The Catholic Church presents to us in November the themes of death, judgement, heaven and hell. This is done to both encourage and challenge us in our faith journey.
From Scripture and the Catholic Catechism, we can get an idea of what happens after death. The staff from Catholic Answers wrote the following article in the book The Essential Catholic Survival Guide (by Catholic Answers Inc., 2005, page 250).
The Catechism of the Catholic Church (CCC) defines purgatory as a “purification, so as to achieve the holiness necessary to enter the joy of heaven”, which is experienced by those “who die in God’s grace and friendship but still imperfectly purified” (CCC. 1030). It notes that “this final purification of the elect… is entirely different from the punishment of the damned (CCC. 1031).
The purification is necessary because, as Scripture teaches, nothing unclean will enter the presence of God in heaven (cf. Rev. 21, 27) and, while we may die with our mortal sins forgiven, there can still be many impurities in us, specifically venial sins and the temporal punishment due to sins already forgiven.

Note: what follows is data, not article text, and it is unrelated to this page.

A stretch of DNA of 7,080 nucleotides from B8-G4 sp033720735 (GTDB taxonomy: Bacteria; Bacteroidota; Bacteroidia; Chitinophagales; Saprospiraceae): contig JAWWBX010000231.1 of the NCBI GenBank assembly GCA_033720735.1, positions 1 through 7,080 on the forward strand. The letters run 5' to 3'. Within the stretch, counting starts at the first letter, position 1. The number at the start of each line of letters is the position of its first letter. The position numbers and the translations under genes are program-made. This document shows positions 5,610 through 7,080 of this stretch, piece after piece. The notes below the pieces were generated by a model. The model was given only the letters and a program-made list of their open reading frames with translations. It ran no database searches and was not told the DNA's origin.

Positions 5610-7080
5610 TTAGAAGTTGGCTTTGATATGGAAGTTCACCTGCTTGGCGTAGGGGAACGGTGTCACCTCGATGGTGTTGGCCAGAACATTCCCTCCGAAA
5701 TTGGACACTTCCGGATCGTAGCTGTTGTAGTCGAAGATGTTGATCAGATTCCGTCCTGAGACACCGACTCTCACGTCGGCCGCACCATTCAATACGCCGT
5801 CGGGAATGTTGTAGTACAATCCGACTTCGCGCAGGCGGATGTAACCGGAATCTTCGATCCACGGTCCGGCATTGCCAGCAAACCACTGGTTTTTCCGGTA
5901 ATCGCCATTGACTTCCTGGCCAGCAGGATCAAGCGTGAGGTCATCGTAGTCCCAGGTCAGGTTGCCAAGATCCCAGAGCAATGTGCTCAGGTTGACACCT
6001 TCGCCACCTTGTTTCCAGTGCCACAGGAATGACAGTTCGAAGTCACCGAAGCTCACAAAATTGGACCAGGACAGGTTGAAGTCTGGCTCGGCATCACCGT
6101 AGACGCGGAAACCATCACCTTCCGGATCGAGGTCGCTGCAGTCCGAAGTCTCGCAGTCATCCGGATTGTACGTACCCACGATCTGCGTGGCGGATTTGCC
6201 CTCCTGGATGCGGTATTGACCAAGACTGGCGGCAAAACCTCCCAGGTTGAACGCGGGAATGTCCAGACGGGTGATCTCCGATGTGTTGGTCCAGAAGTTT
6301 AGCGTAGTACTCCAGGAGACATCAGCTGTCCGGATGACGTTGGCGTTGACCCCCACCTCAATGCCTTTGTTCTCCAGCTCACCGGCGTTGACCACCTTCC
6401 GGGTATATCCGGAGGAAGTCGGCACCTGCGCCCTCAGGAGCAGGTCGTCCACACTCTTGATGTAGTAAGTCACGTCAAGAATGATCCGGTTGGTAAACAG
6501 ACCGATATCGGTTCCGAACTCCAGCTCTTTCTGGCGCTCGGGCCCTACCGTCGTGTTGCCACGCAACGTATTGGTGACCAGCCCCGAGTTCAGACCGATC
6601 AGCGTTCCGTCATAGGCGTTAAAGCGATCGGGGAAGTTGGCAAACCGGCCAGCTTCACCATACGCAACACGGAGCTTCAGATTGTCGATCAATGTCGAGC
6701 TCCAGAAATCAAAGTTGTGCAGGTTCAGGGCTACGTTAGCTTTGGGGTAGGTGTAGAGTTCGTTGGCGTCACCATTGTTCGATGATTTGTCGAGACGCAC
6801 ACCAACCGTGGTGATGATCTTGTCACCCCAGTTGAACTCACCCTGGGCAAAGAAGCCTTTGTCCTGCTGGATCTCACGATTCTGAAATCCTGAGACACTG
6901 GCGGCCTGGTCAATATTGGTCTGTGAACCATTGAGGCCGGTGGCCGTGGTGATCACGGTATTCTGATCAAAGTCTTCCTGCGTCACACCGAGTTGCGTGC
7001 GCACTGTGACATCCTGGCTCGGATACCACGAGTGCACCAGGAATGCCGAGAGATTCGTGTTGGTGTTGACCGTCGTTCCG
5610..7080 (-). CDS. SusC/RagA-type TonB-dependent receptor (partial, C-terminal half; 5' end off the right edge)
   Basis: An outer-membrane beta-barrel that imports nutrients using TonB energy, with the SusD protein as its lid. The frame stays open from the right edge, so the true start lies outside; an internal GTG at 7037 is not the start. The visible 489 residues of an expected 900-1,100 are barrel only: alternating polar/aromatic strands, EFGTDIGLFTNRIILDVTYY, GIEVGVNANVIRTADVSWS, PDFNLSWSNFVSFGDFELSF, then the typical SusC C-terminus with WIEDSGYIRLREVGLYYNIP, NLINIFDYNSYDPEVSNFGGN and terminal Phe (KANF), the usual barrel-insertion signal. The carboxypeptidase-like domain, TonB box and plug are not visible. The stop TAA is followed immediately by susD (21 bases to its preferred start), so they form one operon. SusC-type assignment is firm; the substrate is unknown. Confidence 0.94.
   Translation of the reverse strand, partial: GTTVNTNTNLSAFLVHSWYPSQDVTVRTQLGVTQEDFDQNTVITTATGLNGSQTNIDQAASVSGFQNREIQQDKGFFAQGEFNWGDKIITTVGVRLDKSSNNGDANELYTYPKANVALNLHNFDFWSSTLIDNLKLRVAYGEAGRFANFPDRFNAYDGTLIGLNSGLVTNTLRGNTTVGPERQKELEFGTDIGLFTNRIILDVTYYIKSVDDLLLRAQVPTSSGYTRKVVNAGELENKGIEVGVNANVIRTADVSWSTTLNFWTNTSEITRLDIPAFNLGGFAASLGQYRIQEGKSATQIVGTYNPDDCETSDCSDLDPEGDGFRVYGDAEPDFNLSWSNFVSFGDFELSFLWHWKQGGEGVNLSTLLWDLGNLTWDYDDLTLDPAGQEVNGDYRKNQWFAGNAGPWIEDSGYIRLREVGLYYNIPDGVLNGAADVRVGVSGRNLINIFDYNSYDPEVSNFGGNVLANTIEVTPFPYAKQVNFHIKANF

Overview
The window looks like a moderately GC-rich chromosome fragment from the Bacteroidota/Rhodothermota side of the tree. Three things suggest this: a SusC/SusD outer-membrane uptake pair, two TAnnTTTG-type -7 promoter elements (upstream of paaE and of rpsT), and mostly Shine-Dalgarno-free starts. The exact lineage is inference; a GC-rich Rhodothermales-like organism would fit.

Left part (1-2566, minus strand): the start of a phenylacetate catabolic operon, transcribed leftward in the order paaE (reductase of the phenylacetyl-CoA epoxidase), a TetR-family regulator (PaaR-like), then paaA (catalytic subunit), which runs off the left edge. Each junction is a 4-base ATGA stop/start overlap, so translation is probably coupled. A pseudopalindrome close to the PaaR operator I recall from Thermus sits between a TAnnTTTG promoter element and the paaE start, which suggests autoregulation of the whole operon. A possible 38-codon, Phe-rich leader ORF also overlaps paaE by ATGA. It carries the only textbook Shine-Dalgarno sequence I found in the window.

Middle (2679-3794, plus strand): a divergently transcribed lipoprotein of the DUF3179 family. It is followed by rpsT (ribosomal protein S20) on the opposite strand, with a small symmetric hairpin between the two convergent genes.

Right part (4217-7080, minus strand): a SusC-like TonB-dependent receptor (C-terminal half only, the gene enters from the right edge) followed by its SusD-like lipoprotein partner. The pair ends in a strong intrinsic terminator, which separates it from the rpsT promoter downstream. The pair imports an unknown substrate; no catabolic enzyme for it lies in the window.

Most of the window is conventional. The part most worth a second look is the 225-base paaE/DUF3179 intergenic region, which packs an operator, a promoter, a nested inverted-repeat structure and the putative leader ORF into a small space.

When we die, we undergo what is called the particular, or individual, judgment. Scripture says that” it is appointed for men to die once and after that comes judgment” (Heb. 9, 27). We are judged instantly, and receive our reward, for good or bad. We know at once what our final destiny will be. At the end of time, when Jesus returns, there will be the general judgment to which the Bible refers, for example, in Matthew 25, 31 – 32: “when the Son of man comes in his glory, and all the angels with him, then he will sit on his glorious throne. Before him will be gathered all the nations, and he will separate them one from another as a shepherd separates the sheep from the goats.” In this general judgment, all our sins will be publicly revealed (cf. Luke 12, 2 – 5).
(May the reality of accountability for our sins motivate us to humbly turn to God each day with prayer. penance and sacramental life in order to access God’s loving mercy for ourselves and others.)
– Fr. Galvon